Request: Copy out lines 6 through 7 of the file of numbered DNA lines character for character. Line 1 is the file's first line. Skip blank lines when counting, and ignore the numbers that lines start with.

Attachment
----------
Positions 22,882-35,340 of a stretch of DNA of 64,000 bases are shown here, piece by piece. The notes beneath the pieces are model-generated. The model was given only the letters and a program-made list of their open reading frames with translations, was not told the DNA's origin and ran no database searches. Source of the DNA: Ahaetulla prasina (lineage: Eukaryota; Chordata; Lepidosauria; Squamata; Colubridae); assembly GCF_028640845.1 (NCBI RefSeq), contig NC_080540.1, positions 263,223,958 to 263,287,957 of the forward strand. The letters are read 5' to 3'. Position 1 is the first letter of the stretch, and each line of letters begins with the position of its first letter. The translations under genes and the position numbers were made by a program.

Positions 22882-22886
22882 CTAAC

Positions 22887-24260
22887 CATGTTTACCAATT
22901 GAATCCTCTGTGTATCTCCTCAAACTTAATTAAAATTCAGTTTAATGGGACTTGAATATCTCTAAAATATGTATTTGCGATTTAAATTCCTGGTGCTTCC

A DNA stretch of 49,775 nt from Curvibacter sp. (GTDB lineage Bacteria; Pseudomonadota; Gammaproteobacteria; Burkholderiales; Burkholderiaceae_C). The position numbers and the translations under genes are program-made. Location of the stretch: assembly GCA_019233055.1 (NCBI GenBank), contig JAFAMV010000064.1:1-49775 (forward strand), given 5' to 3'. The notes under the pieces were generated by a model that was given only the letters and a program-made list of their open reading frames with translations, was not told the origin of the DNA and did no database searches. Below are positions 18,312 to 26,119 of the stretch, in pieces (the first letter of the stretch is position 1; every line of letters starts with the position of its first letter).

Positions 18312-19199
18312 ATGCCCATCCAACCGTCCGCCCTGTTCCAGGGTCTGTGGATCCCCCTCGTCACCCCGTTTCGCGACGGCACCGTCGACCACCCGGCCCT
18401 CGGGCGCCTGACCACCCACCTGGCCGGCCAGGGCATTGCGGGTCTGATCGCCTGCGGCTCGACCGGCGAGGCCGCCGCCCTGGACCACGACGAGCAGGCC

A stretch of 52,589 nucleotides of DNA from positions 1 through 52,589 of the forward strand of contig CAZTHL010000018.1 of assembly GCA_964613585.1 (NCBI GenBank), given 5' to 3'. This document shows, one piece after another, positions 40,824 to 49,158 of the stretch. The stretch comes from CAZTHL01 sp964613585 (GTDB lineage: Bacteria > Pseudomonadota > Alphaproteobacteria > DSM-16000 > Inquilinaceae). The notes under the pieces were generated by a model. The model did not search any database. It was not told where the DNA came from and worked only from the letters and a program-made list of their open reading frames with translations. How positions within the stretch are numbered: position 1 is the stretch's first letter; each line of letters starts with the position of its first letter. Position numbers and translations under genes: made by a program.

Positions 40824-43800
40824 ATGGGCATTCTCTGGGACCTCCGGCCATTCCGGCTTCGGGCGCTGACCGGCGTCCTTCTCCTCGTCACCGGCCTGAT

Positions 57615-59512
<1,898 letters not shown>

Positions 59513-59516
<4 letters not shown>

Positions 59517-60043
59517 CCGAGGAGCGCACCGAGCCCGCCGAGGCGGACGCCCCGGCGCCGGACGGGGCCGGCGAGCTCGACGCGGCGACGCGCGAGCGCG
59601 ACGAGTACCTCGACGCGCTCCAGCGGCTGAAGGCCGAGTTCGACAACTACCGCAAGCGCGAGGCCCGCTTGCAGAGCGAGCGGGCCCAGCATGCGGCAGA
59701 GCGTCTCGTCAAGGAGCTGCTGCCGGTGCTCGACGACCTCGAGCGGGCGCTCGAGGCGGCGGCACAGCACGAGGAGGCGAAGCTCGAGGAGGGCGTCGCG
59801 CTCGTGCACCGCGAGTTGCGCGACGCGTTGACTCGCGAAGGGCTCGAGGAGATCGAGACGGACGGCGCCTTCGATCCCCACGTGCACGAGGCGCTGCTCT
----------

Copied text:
22901 GAATCCTCTGTGTATCTCCTCAAACTTAATTAAAATTCAGTTTAATGGGACTTGAATATCTCTAAAATATGTATTTGCGATTTAAATTCCTGGTGCTTCC

A DNA stretch of 49,775 nt from Curvibacter sp. (GTDB lineage Bacteria; Pseudomonadota; Gammaproteobacteria; Burkholderiales; Burkholderiaceae_C). The position numbers and the translations under genes are program-made. Location of the stretch: assembly GCA_019233055.1 (NCBI GenBank), contig JAFAMV010000064.1:1-49775 (forward strand), given 5' to 3'. The notes under the pieces were generated by a model that was given only the letters and a program-made list of their open reading frames with translations, was not told the origin of the DNA and did no database searches. Below are positions 18,312 to 26,119 of the stretch, in pieces (the first letter of the stretch is position 1; every line of letters starts with the position of its first letter).